One of the mysteries of the English language finally explained.
Timber which is left as small logs, not sawn into planks or chopped for fuel, typically taken from near the tops of trees and used for furniture.
- ‘The emergence of new markets for small roundwood and by-products is essential if the health of the forestry industry is to improve.’
- ‘Internal trade does not fall under their responsibilities, but only a portion of tropical roundwood enters international markets.’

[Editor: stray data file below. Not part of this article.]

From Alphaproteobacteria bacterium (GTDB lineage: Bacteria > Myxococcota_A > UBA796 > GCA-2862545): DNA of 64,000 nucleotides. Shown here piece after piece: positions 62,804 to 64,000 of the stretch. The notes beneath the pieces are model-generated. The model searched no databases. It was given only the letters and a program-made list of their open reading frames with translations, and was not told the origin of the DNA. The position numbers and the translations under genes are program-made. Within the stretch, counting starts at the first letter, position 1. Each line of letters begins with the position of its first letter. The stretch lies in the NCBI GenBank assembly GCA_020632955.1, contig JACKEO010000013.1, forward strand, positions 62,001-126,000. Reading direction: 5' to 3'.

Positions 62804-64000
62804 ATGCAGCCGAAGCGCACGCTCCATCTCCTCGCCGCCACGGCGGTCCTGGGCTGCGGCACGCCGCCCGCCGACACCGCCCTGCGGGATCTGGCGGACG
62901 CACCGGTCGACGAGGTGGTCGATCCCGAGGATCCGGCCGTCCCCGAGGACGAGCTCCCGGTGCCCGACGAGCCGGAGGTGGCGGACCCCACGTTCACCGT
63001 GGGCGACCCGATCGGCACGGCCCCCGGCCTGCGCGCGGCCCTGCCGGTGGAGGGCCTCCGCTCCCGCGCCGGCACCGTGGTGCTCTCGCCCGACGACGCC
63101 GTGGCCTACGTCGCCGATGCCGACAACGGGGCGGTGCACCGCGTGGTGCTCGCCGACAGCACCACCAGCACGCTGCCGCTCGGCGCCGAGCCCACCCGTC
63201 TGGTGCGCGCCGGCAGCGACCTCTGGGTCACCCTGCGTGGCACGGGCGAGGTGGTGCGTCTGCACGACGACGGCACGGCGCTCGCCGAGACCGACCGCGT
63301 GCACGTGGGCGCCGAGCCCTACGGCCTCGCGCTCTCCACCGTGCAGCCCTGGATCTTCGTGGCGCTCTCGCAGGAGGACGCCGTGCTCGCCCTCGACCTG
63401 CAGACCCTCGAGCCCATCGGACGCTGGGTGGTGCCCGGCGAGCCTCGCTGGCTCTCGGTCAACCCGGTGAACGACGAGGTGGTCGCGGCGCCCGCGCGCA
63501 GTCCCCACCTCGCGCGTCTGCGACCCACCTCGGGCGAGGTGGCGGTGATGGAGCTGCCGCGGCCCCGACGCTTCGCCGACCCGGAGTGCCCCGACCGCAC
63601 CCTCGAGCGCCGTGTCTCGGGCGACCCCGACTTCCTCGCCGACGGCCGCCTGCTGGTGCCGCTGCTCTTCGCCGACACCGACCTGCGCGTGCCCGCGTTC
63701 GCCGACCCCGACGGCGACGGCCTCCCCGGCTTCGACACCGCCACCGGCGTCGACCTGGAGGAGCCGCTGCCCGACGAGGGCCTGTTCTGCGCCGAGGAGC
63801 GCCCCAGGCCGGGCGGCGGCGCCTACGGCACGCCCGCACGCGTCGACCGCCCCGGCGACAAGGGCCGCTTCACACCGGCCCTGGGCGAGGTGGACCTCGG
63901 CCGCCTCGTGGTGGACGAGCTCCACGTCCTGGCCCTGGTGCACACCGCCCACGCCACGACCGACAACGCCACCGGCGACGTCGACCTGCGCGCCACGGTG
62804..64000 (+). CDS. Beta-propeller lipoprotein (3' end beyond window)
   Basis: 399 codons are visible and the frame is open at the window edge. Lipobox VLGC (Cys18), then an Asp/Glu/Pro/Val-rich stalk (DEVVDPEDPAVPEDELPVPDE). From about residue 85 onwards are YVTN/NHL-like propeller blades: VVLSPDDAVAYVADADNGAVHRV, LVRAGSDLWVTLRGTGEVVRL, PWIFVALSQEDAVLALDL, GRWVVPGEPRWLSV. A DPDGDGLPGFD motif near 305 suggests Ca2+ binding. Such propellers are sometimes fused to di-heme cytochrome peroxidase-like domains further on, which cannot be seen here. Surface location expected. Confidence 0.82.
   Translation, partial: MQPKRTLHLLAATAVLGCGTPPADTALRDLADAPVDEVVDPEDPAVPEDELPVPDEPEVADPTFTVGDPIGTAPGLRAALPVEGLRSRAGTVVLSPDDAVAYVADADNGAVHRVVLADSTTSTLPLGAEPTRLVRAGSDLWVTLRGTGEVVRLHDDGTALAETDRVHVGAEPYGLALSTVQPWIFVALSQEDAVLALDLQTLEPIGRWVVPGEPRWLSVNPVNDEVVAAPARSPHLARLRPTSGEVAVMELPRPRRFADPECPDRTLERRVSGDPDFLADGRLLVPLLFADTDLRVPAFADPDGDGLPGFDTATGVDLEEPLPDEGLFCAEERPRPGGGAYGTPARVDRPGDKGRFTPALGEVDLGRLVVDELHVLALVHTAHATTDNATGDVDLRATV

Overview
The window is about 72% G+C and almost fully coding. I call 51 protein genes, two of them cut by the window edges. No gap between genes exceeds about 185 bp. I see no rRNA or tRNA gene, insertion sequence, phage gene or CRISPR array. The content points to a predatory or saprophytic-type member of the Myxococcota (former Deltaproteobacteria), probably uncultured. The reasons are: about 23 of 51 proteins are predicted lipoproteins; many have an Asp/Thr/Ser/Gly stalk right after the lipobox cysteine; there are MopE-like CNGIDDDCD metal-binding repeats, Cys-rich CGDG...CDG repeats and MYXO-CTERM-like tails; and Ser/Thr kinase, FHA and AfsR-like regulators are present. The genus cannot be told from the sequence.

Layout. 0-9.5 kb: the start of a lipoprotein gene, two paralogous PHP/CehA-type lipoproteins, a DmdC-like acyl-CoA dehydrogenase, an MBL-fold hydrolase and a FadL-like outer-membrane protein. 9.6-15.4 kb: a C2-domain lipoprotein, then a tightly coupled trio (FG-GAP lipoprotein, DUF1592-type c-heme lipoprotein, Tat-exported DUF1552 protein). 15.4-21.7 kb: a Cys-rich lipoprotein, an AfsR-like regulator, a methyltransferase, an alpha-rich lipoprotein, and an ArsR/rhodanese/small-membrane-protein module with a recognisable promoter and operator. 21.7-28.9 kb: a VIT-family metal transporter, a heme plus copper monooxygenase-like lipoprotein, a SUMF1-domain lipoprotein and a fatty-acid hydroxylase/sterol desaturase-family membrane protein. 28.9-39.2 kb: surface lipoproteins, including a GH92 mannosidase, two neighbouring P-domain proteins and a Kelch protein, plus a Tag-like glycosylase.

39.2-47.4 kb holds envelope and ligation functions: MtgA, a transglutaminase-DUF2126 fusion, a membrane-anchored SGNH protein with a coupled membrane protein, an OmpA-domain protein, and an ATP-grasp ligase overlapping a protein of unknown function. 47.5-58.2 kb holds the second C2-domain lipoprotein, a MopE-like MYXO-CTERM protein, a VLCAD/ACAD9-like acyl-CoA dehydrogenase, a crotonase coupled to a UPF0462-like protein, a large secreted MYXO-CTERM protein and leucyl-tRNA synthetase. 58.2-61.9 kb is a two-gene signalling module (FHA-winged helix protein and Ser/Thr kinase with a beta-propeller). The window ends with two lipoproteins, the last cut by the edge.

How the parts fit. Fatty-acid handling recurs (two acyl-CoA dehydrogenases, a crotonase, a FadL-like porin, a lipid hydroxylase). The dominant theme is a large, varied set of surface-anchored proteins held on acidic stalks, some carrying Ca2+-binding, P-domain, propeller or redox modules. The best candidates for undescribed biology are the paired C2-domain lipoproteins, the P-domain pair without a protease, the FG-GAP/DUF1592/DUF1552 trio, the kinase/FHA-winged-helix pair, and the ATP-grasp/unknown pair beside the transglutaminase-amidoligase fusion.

- ‘The timber, called roundwood, is from the upper part of trees which is pulped to make paper or turned into chipboard.’
- ‘Jack runs three of his own trucks - two self-loaders for roundwood and one tractor trailer for hauling chip vans.’
- ‘‘The mill in Grand-Mere still requires 4-foot roundwood,’ he explains.’
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